Back in the winter Mark Merrill and I had the idea to toss together a gravel/dirt road ride to help send the Gamecock Cycling Club (me) to cyclo-cross nationals in Boulder, CO. The ride went off smoothly and we had a ton of fun exploring some new dirt in West Columbia and met some new folks from out of town.
My friends at Summit Cycles reminded me that there was lots of other dirt that needed to be explored, and the college club always needs some fundraising done, so the School's Out Gravel Grind was born.
This ride will start in Blythewood, SC, a little bit farther away from USC's campus and farther out than I normally ride, but the drive is well worth it.
I really like this route. It starts through Cobblestone Park, the neighborhood that used to host an early season omnium in March. After cutting through a short washout, you hit your first gravel section. The dirt comes early and often, and you sometimes forget how about any connecting paved roads there might be. I don't think that it's a majority dirt, but it certainly feels like it. When you do get back on the tarmac, you're thankful that you can spin your legs out a little bit.
I know that people are going to be tempted to smash this ride but trust me, especially if you're riding the full 45 miles, you're going to want to save your bullets.
I swear every dirt road finishes uphill, and at one point it hits 25%.
TWENTY FIVE PERCENT
I might be lying, but I don't think I am.
It was at least 20%, and I know that for a fact. So, it feels like more elevation change than what we had in December, but I'm not really much of one for tracking elevation gained/lost on a ride.
There are two out and back roads. This may sound lazy, but it's really cool. It gives the group a chance to naturally stop and collect everyone who may be straggling on the hill, and the change in direction gives a new perspective on the road.
The dirt roads are in pretty decent shape. There are a couple that just got new stone, but it's not a big deal at all. Only ONE road that is sandy, and I think we may be able to avoid that one by way of jeep trail. A little bit of moisture would be nice, as it was super dusty the day we went out and rode. My chain was less than pleased. (We've had some rain but I think we'll need more this week to pack everything in nicely)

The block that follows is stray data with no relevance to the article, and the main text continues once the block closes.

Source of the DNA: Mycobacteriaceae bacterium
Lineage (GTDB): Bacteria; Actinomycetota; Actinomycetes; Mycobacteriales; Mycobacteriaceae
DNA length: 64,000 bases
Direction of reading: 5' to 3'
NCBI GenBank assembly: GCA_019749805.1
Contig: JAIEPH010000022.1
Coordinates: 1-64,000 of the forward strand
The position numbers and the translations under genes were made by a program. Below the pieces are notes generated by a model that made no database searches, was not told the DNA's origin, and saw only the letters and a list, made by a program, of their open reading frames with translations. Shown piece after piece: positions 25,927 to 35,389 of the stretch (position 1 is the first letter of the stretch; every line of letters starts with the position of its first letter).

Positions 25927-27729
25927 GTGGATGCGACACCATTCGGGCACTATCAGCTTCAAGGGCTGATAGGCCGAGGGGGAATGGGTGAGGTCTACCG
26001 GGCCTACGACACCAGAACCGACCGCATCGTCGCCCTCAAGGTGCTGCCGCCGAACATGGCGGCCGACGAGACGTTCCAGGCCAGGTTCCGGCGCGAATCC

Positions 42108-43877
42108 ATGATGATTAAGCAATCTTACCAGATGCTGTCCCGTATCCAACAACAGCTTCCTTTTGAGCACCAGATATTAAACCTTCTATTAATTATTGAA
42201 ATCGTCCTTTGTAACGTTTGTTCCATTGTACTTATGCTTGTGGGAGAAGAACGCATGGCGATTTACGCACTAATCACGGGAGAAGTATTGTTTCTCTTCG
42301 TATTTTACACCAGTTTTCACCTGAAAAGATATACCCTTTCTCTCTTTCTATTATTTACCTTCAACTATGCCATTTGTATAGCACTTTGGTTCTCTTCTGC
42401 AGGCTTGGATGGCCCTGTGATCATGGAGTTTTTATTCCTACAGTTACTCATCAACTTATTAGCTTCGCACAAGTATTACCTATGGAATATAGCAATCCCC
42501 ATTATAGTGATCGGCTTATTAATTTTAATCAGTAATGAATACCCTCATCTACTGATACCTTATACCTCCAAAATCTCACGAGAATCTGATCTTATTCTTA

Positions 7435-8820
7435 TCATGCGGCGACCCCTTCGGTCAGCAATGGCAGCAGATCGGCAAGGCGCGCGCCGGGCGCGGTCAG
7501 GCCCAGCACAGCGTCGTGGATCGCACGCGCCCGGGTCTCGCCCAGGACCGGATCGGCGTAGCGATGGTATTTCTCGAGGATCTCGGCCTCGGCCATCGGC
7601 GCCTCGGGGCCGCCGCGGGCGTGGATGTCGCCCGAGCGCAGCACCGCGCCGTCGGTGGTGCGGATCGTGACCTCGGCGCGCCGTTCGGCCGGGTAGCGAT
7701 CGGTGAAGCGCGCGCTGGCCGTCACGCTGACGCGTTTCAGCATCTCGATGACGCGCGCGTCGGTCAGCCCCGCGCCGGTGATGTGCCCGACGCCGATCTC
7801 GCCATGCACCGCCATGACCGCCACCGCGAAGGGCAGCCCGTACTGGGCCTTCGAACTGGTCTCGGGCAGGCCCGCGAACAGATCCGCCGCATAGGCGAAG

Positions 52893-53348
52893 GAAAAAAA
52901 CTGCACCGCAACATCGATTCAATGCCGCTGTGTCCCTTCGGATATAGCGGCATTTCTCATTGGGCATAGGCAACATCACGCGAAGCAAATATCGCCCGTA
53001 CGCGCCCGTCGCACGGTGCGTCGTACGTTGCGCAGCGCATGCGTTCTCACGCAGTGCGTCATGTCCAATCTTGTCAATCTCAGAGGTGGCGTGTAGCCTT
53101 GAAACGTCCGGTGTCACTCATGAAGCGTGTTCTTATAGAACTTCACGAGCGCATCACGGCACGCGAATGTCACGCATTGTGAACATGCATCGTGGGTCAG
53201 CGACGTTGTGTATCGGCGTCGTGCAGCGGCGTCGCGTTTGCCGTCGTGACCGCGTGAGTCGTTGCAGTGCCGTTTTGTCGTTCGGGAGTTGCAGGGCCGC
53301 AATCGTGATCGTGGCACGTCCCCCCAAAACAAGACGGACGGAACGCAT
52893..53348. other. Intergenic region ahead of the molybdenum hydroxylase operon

I know that we're going to have some folks "sign-up" for the 45 mile ride but, when we get back to the parking lot after the 30 mile loop, will change their minds, pack it in and call it a day. It's a pretty tough loop, and it's going to be a lot of fun.
That said, be ready for what's coming for you on Saturday. It's not a race, and I doubt it will be "epic", but it's still going to take some preparation.
Despite what The Rules say about saddle bags and frame pumps, you're riding gravel. The clean lines of your frame can give way to efficiency every now and then. One tube probably won't cut it and it wouldn't hurt to bring along an infinite amount of air (i.e. a pump) if you blast through your CO2 early.
Also, it's South Carolina in May. It's going to be hot. Not South Carolina in August hot, but still hot. The great thing about this route is that after 30 miles, we return right back to where we started. I suggest putting a cooler in your car so that you can have fresh water for the final 15 miles. Or you could always just swing into the Food Lion. Some electrolytes might be a good idea, too. I hear Nuun Hydration makes good stuff...
It is NOT a race! But, it is covered by USAC as a sanctioned non-competitive event. This means that we're covered under their insurance should anything awful happen. *knocks on wood*
It is FREE! But, donations are more than acceptable. The Gamecock Cycling Club is still not funded by the school (we're too new) and we operate strictly on sponsor dollars and donations. Anything you think you can do to help is greatly appreciated.
Thanks to Henry and Summit Cycles for putting together a great loop.
Henry's Strava Route